The average lifespan with a water softener is likely to be about 2 to 3 years, but you should check the state of your rod every 6 months. If you don’t keep up with replacing your anode rod, its function will be nullified, and your tank will take on the accelerated corrosion.
If your rod becomes too corroded, it may even break off. This complicates the process of removing the rod pieces from the bottom of the tank and the attachment point. You might end up damaging your tank attempting to remove it all. I recommend you call in a plumber to help you with a snapped anode rod.
It is also worth noting that frequent use of the water heater will also cause faster corrosion. So, if your water heater is under heavy use, you should probably stick to the shorter end of the checkup schedule.
Do Not Over-Soften Water
When it comes to water softening, you can go too far. If there is an excessive amount of sodium being added into the water tank compared to the amount of minerals in the water supply, then you are going to cause unnecessary, extra corrosion to the anode rod.
The anode rod may not last more than 6 months with over-softened water. This means that, unless you have a rigid and monthly (maybe even weekly) schedule for checking your rod, it may fail without you realizing it, leaving your tank open to damage.
Would a Powered Anode Rod Be Better?
Powered anode rods, or impressed current anode rods, are made of titanium. While performing the same function as other regular anode rods, the powered option is not supposed to perish.
With a low current passing through the rod, the minerals from hard water are pulled from the water, but the corrosive process is essentially neutralized without the anode rod having to take on the damage.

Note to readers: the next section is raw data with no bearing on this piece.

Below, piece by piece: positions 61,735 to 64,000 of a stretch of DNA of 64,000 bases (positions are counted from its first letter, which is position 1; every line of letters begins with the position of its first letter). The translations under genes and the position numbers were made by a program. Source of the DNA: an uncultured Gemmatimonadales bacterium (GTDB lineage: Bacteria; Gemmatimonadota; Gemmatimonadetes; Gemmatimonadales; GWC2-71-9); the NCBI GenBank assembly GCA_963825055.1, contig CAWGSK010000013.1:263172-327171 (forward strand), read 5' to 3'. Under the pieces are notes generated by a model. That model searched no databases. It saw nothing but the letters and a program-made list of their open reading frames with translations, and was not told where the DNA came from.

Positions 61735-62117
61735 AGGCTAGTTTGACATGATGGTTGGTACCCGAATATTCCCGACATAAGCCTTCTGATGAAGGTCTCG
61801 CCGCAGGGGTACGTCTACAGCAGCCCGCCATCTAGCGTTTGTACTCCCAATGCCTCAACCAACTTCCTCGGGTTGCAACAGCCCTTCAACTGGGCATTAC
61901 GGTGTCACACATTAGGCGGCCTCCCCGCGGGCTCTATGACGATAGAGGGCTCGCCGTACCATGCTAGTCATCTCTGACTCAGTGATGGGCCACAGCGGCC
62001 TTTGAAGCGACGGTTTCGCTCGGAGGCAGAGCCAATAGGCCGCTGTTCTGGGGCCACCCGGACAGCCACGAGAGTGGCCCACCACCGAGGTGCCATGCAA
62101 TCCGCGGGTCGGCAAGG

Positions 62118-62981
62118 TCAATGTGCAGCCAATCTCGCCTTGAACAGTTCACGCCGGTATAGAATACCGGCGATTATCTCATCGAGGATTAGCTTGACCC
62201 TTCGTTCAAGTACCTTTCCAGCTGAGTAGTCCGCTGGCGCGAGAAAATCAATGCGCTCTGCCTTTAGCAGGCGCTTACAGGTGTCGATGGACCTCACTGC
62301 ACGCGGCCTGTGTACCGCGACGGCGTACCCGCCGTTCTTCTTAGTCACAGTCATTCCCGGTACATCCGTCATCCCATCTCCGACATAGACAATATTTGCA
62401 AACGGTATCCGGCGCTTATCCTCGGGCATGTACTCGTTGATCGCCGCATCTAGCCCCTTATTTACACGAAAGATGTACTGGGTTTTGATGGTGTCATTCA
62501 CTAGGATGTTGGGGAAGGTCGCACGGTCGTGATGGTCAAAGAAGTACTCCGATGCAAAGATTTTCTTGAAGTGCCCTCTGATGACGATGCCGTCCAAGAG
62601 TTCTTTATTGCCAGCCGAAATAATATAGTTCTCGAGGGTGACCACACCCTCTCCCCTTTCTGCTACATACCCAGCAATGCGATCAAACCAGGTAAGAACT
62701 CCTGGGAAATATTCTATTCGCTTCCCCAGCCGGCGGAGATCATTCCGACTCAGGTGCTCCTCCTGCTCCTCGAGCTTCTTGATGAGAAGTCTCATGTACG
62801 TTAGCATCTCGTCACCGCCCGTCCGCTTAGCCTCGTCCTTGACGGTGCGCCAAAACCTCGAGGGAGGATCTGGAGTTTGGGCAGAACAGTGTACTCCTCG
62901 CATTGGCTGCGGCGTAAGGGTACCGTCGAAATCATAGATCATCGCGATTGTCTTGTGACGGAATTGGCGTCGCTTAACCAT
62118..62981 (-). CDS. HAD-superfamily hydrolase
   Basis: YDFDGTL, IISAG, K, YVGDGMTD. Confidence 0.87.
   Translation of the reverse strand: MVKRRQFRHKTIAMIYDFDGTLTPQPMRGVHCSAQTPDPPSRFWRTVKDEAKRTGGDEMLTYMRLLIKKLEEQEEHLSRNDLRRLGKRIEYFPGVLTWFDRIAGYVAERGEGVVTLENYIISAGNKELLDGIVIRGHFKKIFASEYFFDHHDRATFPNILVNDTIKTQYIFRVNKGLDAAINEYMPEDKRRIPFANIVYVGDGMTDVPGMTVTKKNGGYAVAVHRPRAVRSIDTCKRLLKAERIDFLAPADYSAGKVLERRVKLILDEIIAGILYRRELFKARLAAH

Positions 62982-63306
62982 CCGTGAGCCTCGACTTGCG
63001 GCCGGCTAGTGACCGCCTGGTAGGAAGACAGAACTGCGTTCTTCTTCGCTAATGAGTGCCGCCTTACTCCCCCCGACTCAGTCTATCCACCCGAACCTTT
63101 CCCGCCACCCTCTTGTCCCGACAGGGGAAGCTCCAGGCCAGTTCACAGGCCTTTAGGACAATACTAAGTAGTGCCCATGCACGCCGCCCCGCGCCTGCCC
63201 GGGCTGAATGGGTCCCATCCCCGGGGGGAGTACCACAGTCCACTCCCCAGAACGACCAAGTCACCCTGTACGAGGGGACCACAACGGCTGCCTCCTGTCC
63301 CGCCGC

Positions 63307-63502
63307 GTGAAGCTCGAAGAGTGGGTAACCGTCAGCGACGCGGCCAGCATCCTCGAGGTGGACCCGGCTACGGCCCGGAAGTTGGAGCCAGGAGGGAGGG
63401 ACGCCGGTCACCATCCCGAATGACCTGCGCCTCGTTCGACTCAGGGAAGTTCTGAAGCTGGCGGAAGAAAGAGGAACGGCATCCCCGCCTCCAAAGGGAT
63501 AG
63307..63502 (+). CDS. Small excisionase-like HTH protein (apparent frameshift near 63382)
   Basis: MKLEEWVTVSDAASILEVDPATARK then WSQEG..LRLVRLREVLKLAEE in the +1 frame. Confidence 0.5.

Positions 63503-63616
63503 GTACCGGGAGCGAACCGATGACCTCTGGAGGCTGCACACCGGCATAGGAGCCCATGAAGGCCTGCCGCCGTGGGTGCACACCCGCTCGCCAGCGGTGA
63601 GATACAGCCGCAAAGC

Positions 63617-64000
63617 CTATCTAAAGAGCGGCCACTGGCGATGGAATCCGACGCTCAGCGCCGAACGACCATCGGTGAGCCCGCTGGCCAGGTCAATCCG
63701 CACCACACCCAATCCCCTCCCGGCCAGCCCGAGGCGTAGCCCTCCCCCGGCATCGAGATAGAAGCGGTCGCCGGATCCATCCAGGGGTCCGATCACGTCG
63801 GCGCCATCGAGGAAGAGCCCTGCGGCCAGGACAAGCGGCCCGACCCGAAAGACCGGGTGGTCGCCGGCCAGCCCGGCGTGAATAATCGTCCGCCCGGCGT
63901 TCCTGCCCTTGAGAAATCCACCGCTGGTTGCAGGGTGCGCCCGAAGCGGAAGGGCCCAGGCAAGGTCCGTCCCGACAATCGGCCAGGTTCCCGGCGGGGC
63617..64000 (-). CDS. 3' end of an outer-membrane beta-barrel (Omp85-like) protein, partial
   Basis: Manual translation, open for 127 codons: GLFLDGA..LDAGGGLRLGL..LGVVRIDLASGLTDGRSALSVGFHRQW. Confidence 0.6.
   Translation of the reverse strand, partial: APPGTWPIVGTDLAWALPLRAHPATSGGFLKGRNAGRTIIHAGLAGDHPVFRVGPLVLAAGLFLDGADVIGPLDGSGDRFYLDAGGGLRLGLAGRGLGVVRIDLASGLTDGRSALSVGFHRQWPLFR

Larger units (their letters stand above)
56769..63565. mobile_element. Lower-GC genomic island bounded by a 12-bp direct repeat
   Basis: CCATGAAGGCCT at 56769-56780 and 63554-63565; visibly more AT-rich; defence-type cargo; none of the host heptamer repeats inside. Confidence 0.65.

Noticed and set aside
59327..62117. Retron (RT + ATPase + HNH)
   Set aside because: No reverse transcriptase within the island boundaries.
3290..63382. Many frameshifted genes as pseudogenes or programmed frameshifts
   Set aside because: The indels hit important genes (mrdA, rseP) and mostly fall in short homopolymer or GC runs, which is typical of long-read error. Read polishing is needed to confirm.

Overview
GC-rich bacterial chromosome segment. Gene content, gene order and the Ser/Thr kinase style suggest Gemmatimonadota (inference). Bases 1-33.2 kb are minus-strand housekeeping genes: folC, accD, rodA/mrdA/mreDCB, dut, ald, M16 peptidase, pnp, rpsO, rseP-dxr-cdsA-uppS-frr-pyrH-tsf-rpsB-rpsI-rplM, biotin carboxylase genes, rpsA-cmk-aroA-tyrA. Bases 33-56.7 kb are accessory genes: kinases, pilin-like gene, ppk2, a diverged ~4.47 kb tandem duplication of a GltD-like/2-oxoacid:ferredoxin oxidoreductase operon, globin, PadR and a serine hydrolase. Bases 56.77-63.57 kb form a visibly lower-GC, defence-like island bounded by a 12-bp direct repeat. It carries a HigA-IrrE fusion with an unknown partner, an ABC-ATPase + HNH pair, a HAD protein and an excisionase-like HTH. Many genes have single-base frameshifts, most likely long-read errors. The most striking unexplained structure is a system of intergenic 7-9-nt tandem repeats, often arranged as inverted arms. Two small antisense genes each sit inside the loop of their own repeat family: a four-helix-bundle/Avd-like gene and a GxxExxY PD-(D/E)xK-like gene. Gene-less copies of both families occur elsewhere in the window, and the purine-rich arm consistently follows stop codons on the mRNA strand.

As long as you have power, your tank is protected from damage. These rods are also intended for use without frequent maintenance, last longer than their sacrificial counterparts, and are intended to increase the life expectancy of your water tank regardless of water quality.
- SAY GOODBYE TO ODORS – Eliminate your water heater odor problem by removing the rotten egg smell caused by hydrogen sulfide with our advanced powered anode rod.
- PERMANENT CORROSION PROTECTION – Designed to replace your 40-89-gallon water heater’s hex head anode rod, it can help defend against any level of water hardness.
- ENERGY EFFICIENT DESIGN – By reducing mineral accumulation on the tank, it can help improve the water quality while reducing stress on the tank to reduce energy costs.
- QUICK AND EASY INSTALLATION – We’ve included an easy-to-follow paper and step-by-step online PDF instructions to make the installation process of your anode rod much easier.
Last update on 2022-08-10 / Affiliate links / Images from Amazon Product Advertising API
Consider a Stainless Steel Water Heater
Steel, glass-lined, tank-type water heaters are the most common type of water heater used in the USA. However, you can now get units with stainless steel tanks. These tanks are lighter (no need for a glass lining) and have the supreme benefit of being made from a corrosion-resistant metal alloy.
By using a stainless steel tank with a water softener, you eliminate the problem of your tank corroding in the presence of sodium ions. This in turn, makes it unnecessary to protect the tank with a sacrificial anode.
If you plan to use a water softener and know that you will have to replace an anode rod frequently, maybe you would prefer to add a little money to the budget and get a stainless steel tank instead.